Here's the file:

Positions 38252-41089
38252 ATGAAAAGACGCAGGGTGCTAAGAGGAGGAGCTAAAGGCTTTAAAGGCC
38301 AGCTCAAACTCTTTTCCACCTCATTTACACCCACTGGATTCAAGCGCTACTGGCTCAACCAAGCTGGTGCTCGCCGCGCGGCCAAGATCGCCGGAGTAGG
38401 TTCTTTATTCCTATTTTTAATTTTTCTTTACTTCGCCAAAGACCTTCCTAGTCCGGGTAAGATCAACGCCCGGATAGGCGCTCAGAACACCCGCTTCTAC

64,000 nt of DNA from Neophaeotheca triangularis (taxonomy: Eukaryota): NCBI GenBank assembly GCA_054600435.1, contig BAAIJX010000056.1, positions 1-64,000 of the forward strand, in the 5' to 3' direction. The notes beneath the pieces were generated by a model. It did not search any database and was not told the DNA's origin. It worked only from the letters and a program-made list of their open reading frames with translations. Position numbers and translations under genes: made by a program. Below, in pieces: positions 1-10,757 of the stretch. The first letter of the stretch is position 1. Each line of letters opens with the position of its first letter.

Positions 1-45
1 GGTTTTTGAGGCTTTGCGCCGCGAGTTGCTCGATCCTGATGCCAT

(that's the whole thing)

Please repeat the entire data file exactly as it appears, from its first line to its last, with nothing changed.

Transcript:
Positions 38252-41089
38252 ATGAAAAGACGCAGGGTGCTAAGAGGAGGAGCTAAAGGCTTTAAAGGCC
38301 AGCTCAAACTCTTTTCCACCTCATTTACACCCACTGGATTCAAGCGCTACTGGCTCAACCAAGCTGGTGCTCGCCGCGCGGCCAAGATCGCCGGAGTAGG
38401 TTCTTTATTCCTATTTTTAATTTTTCTTTACTTCGCCAAAGACCTTCCTAGTCCGGGTAAGATCAACGCCCGGATAGGCGCTCAGAACACCCGCTTCTAC

64,000 nt of DNA from Neophaeotheca triangularis (taxonomy: Eukaryota): NCBI GenBank assembly GCA_054600435.1, contig BAAIJX010000056.1, positions 1-64,000 of the forward strand, in the 5' to 3' direction. The notes beneath the pieces were generated by a model. It did not search any database and was not told the DNA's origin. It worked only from the letters and a program-made list of their open reading frames with translations. Position numbers and translations under genes: made by a program. Below, in pieces: positions 1-10,757 of the stretch. The first letter of the stretch is position 1. Each line of letters opens with the position of its first letter.

Positions 1-45
1 GGTTTTTGAGGCTTTGCGCCGCGAGTTGCTCGATCCTGATGCCAT